The initiative is one of the projects in which the Port of Barcelona actively participates as part of the PIONEERS European project.

The Digital Twin of the Port of Qingdao has many different objectives for the optimization of terminal activities. 

First of all, it is able to collect real-time information coming from different operational systems, in order to provide final outputs derived from the aggregation of different resources. Moreover, data coming from the physical world are collected into the new system, in order to reproduce the situation of ongoing operational processes synchronously. Finally, real outputs are used to control the virtual ones and also correct the system in case of a fault. 

The previous procedures are necessary for data visualization and traceability. The overall system permits the monitoring of the port and how its tools are used. Moreover, different simulations could be developed, in order to analyze how to optimize the terminals productivity.

The Digital Twin of the Port of Qingdao is able to collect real-time information from different operating systems (Port of Qingdao).

One of the examples of the use of a Digital Twin in port terminals is the optimization of AGV paths in the system. Their information is constantly transmitted thanks to the 5G connection, which allows a complete overview of the environment. Indeed, the Digital Twin is able to optimize AGV paths, utilization rates and power consumption, monitoring the following activities:

  • Idle standby.
  • Moving to quay crane.
  • Waiting for operation.
  • Box handover with quay crane operation.
  • Moving to rail crane.
  • Waiting for rail crane operation.
  • Box handover with rail crane.

The Port of Singapore is working with their Institutes of Higher Learning to develop a Digital Twin composed of three main layers, which are the sea surface, the air above and the subsea layer. Different use cases are planned to be applied in the future, and one of them is the use of drones for maritime services.

Moreover, the Port of Singapore hopes the Digital Twin will become a “living laboratory”, which could be used by startups to test, evaluate and develop their initiatives. This important tool could help them to analyze the benefits they can offer to the port itself and where there is potential for improvements.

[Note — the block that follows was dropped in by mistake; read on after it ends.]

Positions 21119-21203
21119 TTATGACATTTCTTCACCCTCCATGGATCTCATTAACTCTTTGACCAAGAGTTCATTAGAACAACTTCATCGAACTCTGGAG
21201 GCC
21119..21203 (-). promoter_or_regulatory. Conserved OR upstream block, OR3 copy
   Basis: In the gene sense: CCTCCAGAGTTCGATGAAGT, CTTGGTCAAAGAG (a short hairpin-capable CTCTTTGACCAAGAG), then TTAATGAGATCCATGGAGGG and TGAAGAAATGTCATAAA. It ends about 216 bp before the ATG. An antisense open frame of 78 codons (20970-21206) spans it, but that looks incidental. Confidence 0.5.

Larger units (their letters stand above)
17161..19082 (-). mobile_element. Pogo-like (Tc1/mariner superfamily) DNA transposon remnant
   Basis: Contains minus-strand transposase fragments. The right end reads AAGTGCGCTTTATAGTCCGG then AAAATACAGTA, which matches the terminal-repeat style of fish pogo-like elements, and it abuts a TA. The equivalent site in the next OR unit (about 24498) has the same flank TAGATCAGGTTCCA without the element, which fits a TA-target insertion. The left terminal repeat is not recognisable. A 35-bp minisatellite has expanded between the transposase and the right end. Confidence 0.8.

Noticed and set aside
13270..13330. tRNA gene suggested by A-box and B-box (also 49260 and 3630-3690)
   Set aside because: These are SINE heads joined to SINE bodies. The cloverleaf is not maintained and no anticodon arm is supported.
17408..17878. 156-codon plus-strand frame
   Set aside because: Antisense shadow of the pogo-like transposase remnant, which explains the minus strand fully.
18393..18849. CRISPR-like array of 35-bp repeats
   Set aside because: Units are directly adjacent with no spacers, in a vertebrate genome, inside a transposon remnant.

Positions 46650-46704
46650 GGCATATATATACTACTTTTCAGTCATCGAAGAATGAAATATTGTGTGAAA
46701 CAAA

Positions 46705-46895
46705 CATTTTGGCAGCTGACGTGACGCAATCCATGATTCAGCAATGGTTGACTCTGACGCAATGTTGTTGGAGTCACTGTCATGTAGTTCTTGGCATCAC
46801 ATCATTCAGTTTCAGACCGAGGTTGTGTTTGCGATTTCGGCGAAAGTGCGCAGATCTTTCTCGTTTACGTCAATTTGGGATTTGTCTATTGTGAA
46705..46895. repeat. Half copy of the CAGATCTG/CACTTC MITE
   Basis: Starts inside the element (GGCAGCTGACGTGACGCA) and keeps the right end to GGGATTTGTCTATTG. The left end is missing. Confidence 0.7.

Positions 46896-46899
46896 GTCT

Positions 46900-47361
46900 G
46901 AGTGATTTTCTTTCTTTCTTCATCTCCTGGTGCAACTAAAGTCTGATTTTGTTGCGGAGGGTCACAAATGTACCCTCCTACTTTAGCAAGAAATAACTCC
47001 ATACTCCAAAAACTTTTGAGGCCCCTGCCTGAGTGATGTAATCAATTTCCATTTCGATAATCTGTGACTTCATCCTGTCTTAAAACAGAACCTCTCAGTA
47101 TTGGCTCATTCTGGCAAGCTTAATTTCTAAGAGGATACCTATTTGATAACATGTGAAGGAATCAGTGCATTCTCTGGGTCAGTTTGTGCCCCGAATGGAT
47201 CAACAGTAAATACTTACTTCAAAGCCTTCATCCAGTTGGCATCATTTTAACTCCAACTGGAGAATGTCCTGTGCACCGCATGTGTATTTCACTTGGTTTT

The technical structure of the Digital Twin will include a hybrid model, which is composed of the following elements:

  • Both online and offline data from IoT and sensors.
  • Physics Based Model.
  • Event Based Model/Agent Based Model.

The new system will be able to evaluate and optimize activities and also control in real time what is happening in the port. The system will make the port more resilient and capable of responding to possible disruptive events. 

Finally, the Digital Twin will be developed using the O2DES.NET framework, which is used for object-oriented discrete event simulation. This kind of model is able to describe precisely the structure and behavior of a system.

The Port of Rotterdam started developing its Digital Twin in 2018, with the creation of an IoT cloud-based platform, together with IBM, Esri Cisco and Axians. The Digital Twin began by offering hydrological and meteorological data. However, the platform will be used for different purposes in the future, like waiting time reduction, mooring optimization, loading and departure improvement.

 One of the applications implemented in Rotterdam comes from the collaboration with Twinn, intended to develop a Digital Twin to improve berth safety (Port of Rotterdam ©Danny-Cornelissen).

Currently, one of the implemented applications comes from the collaboration with Twinn (a maritime software solution), aimed at developing a Digital Twin to enhance the safety of its berth. More specifically, the new technology controls vessels during their mooring time, combining hydrodynamic calculations and weather forecasting. 

Data gathered helps to predict vessel dynamics during their stay in the port, to have a total overview of current vessels, and to improve their locations with respect to their possible future movements during their stay.

The previous use cases demonstrate the wide range of applications of a Digital Twin in a port. Moreover, they can confirm that it is possible to overcome the challenges of this technology. How many other things can we achieve with other Digital Twin applications?